English learners often have a hard time with the words make and do. What is the difference between them, and where are these two words used? Do is a general action verb. It usually refers to work, chores, and common activities. Make usually refers to creating or constructing something. It […]

Do vs. Make

Halloween is here, and you might want to talk about your favorite horror movie or ghost story. But what are the rights words to use? Scared, afraid, and frightened are often confusing for English students, so let’s break down their meaning and grammar. Meaning Usually, scared, afraid, and frightened all mean the same thing, a […]

Scared, Afraid, and Frightened

An ape ponders the conditional tense.
Conditionals use “if clauses” and describe the results of possible situations. Conditionals can be tricky because the verb tenses in the conditional clause don’t always refer to the same time period that they usually do. There are four main types of conditionals: Zero Conditional or “Present Real Conditional” This conditional […]


There are many ways to talk about the future in English. “Will” and “going to” are both used to talk about events happening at specific times in the future, but they are often used to express different meanings. Sometimes, the simple present or present continuous tenses are used to talk […]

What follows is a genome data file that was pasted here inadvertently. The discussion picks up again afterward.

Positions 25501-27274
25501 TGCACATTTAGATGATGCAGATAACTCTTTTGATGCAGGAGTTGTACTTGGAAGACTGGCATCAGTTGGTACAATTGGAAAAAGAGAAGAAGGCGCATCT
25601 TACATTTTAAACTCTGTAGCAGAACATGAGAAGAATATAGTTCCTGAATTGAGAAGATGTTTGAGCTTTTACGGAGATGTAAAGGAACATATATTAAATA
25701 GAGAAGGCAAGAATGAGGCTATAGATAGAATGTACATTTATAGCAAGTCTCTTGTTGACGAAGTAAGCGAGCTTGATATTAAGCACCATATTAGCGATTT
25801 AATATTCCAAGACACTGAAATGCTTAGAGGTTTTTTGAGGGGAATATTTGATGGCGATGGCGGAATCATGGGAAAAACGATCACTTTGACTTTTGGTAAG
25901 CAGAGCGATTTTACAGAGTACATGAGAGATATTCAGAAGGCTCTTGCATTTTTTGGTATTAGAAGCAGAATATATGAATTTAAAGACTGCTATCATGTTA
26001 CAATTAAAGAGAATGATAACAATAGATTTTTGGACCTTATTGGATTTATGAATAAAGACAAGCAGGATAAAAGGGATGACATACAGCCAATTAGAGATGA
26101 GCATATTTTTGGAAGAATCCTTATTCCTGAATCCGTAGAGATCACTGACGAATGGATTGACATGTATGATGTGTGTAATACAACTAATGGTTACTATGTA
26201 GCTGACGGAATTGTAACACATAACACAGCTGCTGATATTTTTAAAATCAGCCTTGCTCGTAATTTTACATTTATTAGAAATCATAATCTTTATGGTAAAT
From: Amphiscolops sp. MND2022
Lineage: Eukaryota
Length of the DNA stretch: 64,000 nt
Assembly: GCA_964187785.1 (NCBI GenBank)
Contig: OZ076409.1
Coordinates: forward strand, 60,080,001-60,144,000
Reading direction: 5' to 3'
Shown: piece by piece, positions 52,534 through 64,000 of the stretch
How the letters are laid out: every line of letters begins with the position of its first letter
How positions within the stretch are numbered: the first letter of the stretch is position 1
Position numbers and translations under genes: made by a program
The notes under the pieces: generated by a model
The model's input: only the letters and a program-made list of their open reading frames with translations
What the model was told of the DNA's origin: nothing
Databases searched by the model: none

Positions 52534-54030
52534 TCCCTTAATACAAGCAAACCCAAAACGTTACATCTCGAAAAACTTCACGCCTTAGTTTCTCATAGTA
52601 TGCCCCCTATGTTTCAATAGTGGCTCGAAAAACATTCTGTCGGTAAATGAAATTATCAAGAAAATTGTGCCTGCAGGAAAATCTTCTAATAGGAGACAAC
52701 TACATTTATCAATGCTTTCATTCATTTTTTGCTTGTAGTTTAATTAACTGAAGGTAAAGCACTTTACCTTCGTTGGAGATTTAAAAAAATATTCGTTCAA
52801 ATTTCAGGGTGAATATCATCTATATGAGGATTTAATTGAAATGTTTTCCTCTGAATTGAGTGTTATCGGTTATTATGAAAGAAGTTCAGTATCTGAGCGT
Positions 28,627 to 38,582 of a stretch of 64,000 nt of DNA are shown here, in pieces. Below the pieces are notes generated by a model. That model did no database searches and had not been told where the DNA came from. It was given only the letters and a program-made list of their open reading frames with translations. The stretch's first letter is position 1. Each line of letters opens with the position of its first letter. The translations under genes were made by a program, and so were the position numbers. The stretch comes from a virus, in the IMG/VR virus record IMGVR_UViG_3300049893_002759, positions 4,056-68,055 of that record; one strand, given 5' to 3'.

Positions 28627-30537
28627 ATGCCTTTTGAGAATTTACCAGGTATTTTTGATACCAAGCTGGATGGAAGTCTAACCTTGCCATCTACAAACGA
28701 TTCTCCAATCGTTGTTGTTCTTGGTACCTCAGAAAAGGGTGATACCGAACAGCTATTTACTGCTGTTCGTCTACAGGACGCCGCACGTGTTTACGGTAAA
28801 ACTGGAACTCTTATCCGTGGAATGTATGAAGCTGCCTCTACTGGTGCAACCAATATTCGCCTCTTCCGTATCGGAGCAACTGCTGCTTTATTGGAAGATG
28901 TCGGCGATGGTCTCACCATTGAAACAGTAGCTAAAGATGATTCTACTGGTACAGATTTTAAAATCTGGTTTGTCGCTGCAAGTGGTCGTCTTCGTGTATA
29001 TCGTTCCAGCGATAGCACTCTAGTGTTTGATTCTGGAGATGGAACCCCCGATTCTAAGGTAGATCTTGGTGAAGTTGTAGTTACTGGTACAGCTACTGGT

Simple Future Tense: “Will” and “Going to”

We use the future perfect tense when we view events from a future point in time, and talk about events that happened up to and before it. Forming Future Perfect with will:   Subject Will Have Main Verb (Past Participle) Rest of Sentence I, you, he, she, it, we, they […]

Future Perfect

  We use the future continuous tense to talk about things that will happen over a period of time in the future. Like simple future, we can use either “will” or “going to” with the future continuous tense, but unlike simple future, there is no difference in meaning. Note: Like […]

Future Continuous